^Best advice ever.^

Share this post


Link to post
Share on other sites
Are you a credible source? Add your Credentials, Experience, etc.

7 Posts; 116 Profile Views

It can be hard, some people are much easier to hear than others you just gotta keep doing it. I am currently an EMT who starts nursing school in August. It is still hard for me to hear some people especially in the back of an ambulance where there are all kinds of noises especially when driving. Do as much as you can to make it easier. I always ask if they have a history of high or low BP because if you are use to taking it on healthy people you are sometimes blown away by the BPs you get off of sick people. Do your best to keep everything as still as possible while taking the BP and at least for me in the ambulance I try to minimize the amount of things I am touching if that makes sense because the noises can be picked up. The best thing you can do is keep practicing. Also, maybe obvious, but make sure you find the strongest pulse point on their arm.. Good luck!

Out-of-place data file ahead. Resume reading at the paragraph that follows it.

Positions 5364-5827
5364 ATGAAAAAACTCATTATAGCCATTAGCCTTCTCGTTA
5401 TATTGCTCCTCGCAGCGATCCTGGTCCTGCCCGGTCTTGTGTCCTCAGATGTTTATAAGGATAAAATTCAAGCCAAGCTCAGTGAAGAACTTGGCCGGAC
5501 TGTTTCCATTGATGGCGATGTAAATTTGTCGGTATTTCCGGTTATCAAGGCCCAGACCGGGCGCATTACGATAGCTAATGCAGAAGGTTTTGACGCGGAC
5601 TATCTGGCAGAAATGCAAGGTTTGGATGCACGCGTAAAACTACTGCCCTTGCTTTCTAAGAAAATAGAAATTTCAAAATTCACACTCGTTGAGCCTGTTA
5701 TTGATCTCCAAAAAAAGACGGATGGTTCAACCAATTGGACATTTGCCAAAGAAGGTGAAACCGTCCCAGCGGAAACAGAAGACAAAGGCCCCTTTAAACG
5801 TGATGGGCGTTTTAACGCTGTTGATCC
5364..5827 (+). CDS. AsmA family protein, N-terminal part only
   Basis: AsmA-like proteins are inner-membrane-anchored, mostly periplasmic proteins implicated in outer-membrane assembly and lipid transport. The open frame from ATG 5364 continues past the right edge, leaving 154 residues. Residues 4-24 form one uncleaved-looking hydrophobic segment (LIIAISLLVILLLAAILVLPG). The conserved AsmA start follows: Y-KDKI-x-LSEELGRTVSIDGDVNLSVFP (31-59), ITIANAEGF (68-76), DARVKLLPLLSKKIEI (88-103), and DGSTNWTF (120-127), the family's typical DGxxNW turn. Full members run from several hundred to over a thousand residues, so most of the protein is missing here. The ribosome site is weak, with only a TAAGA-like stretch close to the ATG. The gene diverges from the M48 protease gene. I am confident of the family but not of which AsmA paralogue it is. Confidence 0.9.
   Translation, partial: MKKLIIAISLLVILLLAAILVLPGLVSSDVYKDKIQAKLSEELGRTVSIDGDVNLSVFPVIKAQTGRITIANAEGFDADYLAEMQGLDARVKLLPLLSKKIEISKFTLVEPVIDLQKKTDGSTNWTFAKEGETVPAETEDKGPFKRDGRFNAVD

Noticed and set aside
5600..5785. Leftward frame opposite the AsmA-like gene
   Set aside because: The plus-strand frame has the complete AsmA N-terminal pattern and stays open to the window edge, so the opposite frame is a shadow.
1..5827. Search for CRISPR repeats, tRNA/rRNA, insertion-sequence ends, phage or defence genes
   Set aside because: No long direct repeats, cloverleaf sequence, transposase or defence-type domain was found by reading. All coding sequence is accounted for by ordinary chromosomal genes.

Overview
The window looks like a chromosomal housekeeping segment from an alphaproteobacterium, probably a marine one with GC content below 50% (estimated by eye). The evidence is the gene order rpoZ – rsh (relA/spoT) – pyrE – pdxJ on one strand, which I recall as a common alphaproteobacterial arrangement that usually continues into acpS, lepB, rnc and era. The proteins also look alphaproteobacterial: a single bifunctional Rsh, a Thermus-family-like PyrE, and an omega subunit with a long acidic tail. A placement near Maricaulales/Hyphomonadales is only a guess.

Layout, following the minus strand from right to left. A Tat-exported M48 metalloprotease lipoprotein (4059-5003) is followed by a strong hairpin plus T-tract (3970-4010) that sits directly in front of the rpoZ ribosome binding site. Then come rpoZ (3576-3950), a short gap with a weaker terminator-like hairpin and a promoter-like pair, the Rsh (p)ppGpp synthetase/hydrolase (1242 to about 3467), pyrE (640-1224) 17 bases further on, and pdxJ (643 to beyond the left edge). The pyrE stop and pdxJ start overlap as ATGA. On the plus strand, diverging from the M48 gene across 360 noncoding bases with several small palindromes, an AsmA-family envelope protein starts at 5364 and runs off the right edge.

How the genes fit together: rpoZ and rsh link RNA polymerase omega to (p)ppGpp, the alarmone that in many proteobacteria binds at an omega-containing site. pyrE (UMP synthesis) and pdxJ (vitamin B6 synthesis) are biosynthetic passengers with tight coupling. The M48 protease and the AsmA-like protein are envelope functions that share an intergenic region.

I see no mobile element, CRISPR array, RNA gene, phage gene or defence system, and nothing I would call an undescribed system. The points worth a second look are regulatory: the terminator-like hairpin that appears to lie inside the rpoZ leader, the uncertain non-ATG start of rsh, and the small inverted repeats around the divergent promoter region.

Share this post


Link to post
Share on other sites

ShadowNurse has 3 years experience and specializes in Pediatrics.

101 Posts; 841 Profile Views

Some people have blood pressures that you can more feel than hear. On those folks, I can feel the vibration/pulsation in my ears or see the needle on the meter jump with each pulsation. I have no hearing problems either; some folks are just too soft to be properly heard, but if they have a functional pulse it will be palpable in some way.

Share this post


Link to post
Share on other sites
Are you a credible source? Add your Credentials, Experience, etc.

18 Posts; 386 Profile Views

On 3/14/2019 at 1:27 PM, ShadowNurse said:

Some people have blood pressures that you can more feel than hear. On those folks, I can feel the vibration/pulsation in my ears or see the needle on the meter jump with each pulsation.